It’s been a little over a year since I moved to Austin and wow almost a year since my last post on here. It’s been an educational year to say the least. Living by yourself, no roommates, you have a lot of time to think. Thinking itself is not a bad thing, but having a lot of time to myself has definitely led me to internalize and build scenarios in my head that haven’t even happened.
It’s weird being 1,000 miles away from family and friends and starting over. I constantly miss Florida and and just like wow I’m in a different freaking state.
No one talks about the existential crisises that hit when you leave college. I started this great book that my mom got for me, The Defining Decade, by a clinical psychologist that highlights the fears that twentysomethings often face and how this decade is often glamorized in movies (it also provides some great tips on how to make the most of this crucial time). You wonder if you’ll be living in the same place in the next few years, will I be stuck here, did I make the the right choice, and you miss the safety net that college provided you with. By your senior year you want to be out, not working on a bunch of different projects for different classes, and you want to strictly focus on your desired field of work. Then you graduate, and yes, everything does feel new and exciting. As time goes on, reality starts to set in. This is it.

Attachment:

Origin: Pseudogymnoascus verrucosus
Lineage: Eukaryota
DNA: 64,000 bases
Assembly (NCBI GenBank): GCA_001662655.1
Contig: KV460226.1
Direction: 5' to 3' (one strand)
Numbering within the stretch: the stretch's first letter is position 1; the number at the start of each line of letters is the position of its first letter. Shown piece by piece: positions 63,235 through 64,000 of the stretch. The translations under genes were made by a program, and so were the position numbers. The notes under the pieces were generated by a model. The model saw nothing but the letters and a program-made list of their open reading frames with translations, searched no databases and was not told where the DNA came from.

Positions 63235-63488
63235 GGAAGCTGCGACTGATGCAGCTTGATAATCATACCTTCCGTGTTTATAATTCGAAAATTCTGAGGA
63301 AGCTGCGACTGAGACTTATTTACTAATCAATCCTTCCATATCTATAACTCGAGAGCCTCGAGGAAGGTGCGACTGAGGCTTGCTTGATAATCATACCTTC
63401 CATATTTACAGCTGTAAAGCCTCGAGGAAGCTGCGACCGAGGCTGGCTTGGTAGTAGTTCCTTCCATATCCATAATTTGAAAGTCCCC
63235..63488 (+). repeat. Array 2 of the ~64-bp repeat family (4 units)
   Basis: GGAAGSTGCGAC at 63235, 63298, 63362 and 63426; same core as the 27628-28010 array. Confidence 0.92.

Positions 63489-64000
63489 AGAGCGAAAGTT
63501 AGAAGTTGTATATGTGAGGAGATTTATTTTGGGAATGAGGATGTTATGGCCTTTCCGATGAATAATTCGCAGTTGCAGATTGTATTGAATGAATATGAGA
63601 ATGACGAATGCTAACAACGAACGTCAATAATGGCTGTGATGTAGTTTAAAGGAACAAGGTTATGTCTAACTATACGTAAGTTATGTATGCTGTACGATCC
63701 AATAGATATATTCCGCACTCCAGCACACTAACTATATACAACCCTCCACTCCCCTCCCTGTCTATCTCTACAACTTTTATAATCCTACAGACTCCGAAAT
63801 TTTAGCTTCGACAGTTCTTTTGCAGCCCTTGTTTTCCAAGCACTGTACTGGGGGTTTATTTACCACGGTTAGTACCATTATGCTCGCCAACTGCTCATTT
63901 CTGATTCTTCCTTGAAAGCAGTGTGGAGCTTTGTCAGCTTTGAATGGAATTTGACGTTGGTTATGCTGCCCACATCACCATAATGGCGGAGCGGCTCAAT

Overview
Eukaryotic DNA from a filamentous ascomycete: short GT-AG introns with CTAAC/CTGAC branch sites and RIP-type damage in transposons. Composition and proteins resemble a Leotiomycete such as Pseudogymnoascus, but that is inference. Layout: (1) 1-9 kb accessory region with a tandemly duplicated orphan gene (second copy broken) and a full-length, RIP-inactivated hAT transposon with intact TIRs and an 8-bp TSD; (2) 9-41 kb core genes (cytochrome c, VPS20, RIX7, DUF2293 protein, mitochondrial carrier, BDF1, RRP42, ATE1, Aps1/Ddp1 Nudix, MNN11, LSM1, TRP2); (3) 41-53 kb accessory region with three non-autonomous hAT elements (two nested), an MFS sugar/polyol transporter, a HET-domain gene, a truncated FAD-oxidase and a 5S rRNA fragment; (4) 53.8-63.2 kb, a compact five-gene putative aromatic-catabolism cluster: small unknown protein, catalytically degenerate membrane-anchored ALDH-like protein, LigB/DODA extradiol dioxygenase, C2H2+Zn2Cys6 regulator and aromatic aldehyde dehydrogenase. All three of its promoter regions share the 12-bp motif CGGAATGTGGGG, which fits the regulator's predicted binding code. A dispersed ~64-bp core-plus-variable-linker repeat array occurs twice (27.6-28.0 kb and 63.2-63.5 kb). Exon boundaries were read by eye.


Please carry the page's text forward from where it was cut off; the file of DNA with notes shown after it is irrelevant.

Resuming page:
I felt so excited to finally have my dream of living in the city and having writing as a career. I loved seeing my pieces published, wearing my cute professional outfits, and having downtown Austin close by. In between all the glitz and glam of trying to be cute writer girl in the city, I cried probably every other night during my first few months here (I still do, but a little less now).
Don’t get me wrong, I am so thankful I get to take on my passion of writing as a career, but always having friends at the drop of a hat during college was something special. I really do cherish any time I get to spend with friends and family more than ever. A full time job makes up 40 or more hours of your week. For me, I go to the gym right after work, then sometimes grocery store, then dinner, sometimes laundry. Then I have a couple hours to squeeze in an episode of Friends (guilty of watching the same shows over and over) and finish out the night with some reading to wind down.
I felt like a robot. Work, gym, 2 hours to tv or read sleep, repeat. I missed college and craved the fun and freedom that time brought (still do). After a lot of sad girl hours I realized ‘yes, this is it, but that’s okay.’ I felt stupid about being excited for little things like going to the grocery store, but it can be fun and exciting putting together your own meals and cooking whatever you want. A thankful heart is a happy heart, the more you see the small things and romanticize them, the more positive your outlook will be on life.
Recent graduate time can feel like a race against time, and you wonder if your timeline is “correct”. You always hear about this happening and now it’s here: everyone is getting engaged, married, promoted, buying houses, having kids, etc. “FOMO” or “fear of missing out” takes over too as you see people hanging out together in your college town or see people traveling to cool places or going to an event you wanted to attend. Everyone is living different places, with different goals and different opportunities at hand and that’s okay. This does not makes your triumphs and accomplishments any less significant. Someone is probably seeing your social media posts and thinking wow they’re working for that company or maybe they hate their job and wish they were able to follow their passion.